Senate Dems ask Trump to disclose financial ties to Saudi Arabia
© Greg Nash

Senate Democrats are asking President TrumpDonald TrumpKinzinger, Gaetz get in back-and-forth on Twitter over Cheney vote READ: Liz Cheney's speech on the House floor Cheney in defiant floor speech: Trump on 'crusade to undermine our democracy' MORE and the Trump Organization to disclose any ties to Saudi Arabia, as well as freeze any potential business relationships, in the wake of the disappearance of a U.S.-based journalist.

Eleven Democrats sent a letter to Trump on Wednesday saying public reporting and the president's own comments show decades of "maintained business relationships" with Saudi Arabia and the Saudi royal family.

"Your recent statements, and public reports of increased spending by the Saudi government at Trump properties, raise significant concerns about financial conflicts of interest," the Democratic senators wrote.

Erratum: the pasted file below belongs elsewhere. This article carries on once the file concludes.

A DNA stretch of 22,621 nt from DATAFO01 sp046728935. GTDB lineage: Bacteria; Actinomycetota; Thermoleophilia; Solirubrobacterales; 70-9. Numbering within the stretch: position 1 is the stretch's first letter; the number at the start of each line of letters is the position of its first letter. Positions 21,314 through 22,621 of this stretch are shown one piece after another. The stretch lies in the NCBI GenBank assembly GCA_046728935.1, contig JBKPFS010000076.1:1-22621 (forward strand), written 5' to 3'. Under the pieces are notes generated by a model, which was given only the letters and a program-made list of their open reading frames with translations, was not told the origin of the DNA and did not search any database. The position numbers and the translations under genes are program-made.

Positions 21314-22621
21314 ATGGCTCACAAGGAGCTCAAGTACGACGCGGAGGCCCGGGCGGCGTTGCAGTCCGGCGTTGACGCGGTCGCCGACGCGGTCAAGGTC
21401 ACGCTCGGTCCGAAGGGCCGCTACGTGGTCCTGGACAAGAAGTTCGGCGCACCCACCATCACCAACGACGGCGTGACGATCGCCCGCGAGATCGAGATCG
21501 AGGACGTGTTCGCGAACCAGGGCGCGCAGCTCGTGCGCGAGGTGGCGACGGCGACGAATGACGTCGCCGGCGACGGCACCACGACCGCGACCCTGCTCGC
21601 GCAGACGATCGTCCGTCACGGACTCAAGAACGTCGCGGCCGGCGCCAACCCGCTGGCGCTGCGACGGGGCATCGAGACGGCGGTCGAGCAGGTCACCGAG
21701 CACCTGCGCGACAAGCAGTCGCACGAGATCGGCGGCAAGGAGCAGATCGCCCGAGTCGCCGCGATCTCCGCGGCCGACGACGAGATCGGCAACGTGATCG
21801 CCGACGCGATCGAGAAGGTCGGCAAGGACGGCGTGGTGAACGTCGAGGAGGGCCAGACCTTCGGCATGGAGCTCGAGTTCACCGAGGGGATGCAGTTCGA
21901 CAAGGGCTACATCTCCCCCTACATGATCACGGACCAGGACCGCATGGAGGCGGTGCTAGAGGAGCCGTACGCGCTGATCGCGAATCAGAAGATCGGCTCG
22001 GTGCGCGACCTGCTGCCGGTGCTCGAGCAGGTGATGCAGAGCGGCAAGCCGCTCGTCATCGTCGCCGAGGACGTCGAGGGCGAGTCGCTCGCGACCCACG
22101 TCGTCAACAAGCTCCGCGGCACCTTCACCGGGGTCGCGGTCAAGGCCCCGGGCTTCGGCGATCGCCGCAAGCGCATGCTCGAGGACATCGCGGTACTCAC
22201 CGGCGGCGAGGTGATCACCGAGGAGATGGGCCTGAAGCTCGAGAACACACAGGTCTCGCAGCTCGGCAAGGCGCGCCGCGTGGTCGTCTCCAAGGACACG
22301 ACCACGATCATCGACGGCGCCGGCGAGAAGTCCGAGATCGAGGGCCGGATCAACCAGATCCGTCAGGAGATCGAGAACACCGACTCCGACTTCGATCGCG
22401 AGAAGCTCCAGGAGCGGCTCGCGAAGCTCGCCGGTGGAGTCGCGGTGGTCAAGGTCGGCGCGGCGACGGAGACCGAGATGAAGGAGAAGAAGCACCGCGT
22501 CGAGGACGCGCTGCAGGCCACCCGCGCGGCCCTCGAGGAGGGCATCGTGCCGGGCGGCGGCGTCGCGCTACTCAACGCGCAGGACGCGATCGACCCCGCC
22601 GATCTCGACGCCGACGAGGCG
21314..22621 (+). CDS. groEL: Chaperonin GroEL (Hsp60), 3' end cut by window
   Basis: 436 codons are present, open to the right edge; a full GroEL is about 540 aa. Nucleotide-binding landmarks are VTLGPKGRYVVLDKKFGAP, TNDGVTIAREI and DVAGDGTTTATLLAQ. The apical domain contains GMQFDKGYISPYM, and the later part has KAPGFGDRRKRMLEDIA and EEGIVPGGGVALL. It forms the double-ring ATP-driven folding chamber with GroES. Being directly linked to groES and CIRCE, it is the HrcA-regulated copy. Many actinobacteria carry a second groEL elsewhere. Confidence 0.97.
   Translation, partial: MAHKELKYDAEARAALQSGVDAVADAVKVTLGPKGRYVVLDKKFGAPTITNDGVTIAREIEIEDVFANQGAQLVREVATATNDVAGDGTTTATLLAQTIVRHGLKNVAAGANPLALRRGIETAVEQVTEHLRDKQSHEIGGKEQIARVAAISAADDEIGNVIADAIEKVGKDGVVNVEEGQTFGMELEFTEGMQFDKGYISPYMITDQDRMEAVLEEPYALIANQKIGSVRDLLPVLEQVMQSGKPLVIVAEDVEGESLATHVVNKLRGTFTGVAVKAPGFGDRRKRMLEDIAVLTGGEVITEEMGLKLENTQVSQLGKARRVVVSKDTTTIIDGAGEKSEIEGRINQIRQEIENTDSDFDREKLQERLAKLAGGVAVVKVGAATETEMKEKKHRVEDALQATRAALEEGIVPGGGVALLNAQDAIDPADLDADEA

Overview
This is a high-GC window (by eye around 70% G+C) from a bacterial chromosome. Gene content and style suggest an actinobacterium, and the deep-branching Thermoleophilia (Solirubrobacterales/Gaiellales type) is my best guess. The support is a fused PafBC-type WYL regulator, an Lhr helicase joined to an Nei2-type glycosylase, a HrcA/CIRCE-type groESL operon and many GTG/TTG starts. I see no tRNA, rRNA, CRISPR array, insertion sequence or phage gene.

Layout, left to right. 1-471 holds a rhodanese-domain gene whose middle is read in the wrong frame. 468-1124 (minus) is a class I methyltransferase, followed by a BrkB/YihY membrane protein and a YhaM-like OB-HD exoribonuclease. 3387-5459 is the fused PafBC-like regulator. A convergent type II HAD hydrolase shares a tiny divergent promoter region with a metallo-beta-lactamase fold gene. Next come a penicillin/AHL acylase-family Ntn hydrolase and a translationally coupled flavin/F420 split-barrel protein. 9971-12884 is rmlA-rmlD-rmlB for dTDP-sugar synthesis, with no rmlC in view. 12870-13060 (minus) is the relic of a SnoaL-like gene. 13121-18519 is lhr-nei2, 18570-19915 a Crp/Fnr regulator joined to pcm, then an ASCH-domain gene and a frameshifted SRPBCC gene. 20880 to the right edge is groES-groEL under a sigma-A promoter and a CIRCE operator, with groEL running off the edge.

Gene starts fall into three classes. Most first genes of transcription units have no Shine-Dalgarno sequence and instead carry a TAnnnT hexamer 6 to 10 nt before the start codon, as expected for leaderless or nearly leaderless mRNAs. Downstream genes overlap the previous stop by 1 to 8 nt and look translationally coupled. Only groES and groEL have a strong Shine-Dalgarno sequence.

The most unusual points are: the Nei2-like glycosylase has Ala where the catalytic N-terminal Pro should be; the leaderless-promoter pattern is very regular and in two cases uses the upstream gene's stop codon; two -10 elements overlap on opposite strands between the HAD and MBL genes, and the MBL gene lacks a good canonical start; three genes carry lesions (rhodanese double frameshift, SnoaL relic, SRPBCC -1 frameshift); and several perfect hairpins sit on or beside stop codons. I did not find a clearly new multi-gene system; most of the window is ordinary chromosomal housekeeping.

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They add that any possible decision on imposing sanctions on the nation, and U.S. policy generally, should "not [be] influenced by any conflicts of interest that may exist because of you or your family's deep financial ties to Saudi Arabia."

Democrats also sent a letter outlining the same concerns to Donald Trump Jr.Don TrumpBook claims Trump family members were 'inappropriately' close with Secret Service agents Trump Jr. shares edited video showing father knocking Biden down with golf ball Trump: 'I can't imagine' any Republican would beat me in 2024 primary if I run MORE and Eric TrumpEric TrumpThe Hill's 12:30 Report - Presented by Facebook - Biden convenes world leaders for Earth Day The Hill's Morning Report - Presented by Facebook - Chauvin conviction puts renewed focus on police reform Lara Trump is wild card in North Carolina Senate race MORE, who took over management of the Trump Organization following their father's White House win.

Senators are asking Trump and the Trump Organization to provide documents to allow them to "better understand any potential conflicts of interest," including any paperwork tied to investments, payments or transfers from Saudi Arabia or the Saudi royal family to the Trump Organization during the past 10 years.

They also want to know if Trump or any Trump Organization officials have discussed potential investment or business deals involving Saudi Arabia since June 16, 2015, or if they've received gifts or anything else of value since the start of the administration.